The Great Unwind.

Shares on the day were mixed and the general narrative for both stocks and bonds has been uncertainty. For equities investors are gravitating towards value stocks and bonds, well, they are unloved at present.

Equities were buoyed somewhat by the resignation of Bolton. The reasoning being that Bolton was hawkish and that raised the risks of a conflict somewhere. With Bolton gone, the prospect of conflict has diminished. Agreements may even now be able to be made. The news was bullish. However, the main game is the tug of war that is happening and that’s the trade-off between monetary policy and the slowdown caused by the trade war.

For equities, what performed last year are now the outcasts. The rotation out of growth to value is causing a rethink for strategies. Energy stocks are gaining popularity. Of the 11 major sectors, six were in the green. Interest rate-sensitive stocks such as real estate fell, and real estate was down 1.4%. Ford fell 1.3% after Moody’s downgraded Ford to Junk. Volume on the exchanges was very strong with 8bio shares being exchanged versus a 20-day moving average of 6.86 bio shares.

Bonds remain mixed with some tidal forces causing a re-think of strategy. Traders still expect the Fed to ease this month by 25 bp. The easing of tensions for the moment between China and the U.S. is taking its toll on bonds as traders rethink the risk-off strategies. The situation is further confused as Draghi’s reign at the ECB comes to an end and the German finance minister suggested that the nation was prepared to fight a possible recession with a stimulus package. The outlook for bonds is looking increasingly blurred.

Bonds continued to weaken as risk appetite improves. However, that can all change very quickly should no agreements between the U.S. and China is reached when the two countries meet next month. Traders are focussed on the outcome of the monetary policy meeting at the ECB on Thursday. Rates are expected to be cut, and some form of compensation is expected for the banks to offset the negative impact of negative rates. The bounce at present is being seen however as transitory with many participants expecting yields to fall with time. The retracement is seen as just that, a correction until the data suggests otherwise. Today’s 3-year Treasury auction was weak. The bid to cover was 2.42 times and the yield was higher than expected at 1.573%. Indirect bidders which include foreign central banks took 46.2%.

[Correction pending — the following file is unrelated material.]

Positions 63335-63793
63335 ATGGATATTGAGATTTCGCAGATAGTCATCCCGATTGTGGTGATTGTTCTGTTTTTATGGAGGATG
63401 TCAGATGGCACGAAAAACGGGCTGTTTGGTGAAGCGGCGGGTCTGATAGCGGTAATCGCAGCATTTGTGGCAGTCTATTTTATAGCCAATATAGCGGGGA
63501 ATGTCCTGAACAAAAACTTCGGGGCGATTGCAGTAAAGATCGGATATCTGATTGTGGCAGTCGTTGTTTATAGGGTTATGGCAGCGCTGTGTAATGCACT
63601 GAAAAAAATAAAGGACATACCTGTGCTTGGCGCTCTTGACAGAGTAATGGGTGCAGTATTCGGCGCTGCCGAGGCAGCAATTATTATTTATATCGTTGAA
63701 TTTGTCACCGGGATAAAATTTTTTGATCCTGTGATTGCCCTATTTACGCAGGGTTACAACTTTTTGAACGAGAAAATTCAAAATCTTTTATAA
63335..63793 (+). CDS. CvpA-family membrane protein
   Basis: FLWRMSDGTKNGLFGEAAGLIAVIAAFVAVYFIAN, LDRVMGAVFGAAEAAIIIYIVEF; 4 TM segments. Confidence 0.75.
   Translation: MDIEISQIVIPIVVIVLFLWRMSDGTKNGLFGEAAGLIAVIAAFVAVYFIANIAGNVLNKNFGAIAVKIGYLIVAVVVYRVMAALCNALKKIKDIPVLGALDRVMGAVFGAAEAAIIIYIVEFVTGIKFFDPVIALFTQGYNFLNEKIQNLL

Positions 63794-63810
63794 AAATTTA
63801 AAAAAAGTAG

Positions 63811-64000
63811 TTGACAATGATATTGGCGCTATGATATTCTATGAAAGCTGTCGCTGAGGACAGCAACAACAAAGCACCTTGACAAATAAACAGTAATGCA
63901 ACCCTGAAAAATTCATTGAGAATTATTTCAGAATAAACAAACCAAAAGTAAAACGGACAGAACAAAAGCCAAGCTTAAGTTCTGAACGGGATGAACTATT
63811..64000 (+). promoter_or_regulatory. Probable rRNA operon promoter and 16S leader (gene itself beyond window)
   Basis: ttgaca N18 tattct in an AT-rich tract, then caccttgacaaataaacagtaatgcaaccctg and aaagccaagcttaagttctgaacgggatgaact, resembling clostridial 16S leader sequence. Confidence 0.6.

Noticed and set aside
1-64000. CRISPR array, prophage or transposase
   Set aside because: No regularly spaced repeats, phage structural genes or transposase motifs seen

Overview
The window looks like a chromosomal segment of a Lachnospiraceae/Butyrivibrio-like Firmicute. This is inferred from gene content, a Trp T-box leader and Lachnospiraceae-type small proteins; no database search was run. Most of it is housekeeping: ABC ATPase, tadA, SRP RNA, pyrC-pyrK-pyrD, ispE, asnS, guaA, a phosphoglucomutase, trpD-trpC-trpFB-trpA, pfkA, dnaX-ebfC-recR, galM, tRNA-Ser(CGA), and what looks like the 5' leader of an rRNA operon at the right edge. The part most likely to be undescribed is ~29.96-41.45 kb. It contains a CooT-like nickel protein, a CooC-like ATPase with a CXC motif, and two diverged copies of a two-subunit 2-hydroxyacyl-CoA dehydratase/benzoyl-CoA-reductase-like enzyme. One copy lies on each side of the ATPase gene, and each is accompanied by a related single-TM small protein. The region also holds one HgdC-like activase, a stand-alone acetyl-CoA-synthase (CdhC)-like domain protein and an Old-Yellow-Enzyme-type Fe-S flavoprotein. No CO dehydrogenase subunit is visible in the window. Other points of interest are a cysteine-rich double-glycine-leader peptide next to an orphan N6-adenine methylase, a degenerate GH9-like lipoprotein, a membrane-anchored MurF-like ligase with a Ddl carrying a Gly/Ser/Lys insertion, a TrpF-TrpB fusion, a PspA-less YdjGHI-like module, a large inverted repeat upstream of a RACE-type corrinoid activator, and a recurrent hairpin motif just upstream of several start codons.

Market Recap.

Equities: The S&P 500 fell 0.03% The Dow rose 0.28%. The Vix closed at 15.2. The Stoxx was up 0.10%.

Currencies: The Bloomberg Dollar Spot Index fell 0.1%.

Bonds: (as at 4.30pm). The ten-year is trading at 1.744%. The 2-year is trading at 1.688% and the 30-year is at 2.227%. The U.S. curve closed on the day with the following closes 2/10 at 5.2 bp, 2/30 at 53.6 bp and the 10/30 closed at 48.3 bp. The U.S. 5-year closed at 1.603%. The 2/5 spread is now -8.9 bp. The ten-year bund closed at -0.549% and the British gilt closed at 0.634%. The 10-year yen gilt is trading -0.227%. The 10-year OAT (France) closed at -0.241 and the Italian 10-year bond (BTP) is now trading at 1.026% and the 30-year at 2.157%.

Commodities: WTI fell by 0.5%. Gold fell 0.8%.

Bitcoin is trading around $10,042

Aussie Market Today.
Stocks look likely to rally on the day. The day probably won’t see any large moves and more likely the rally will be muted.

Bonds will continue to weaken. The offshore trend is a risk-off mode and that is not favourable for bonds. The market will focus now on the Fed and any commentary from the RBA. The larger cycle looks to be that bonds rally and what we are seeing is consolidation albeit at a higher level. The risks remain, that’s a global slowdown, low inflation, and falling employment.

Credit to hold together as the equity market rallies.  Demand for quality issues ex banks remains strong.

Geopolitical risks remain high and still need to be monitored. Watch developments out of Hong Kong as the protests have a real chance of upsetting sentiment in the region. Watch for a tweet on trade or comment on trade out of China, either commentary will have the ability to move markets.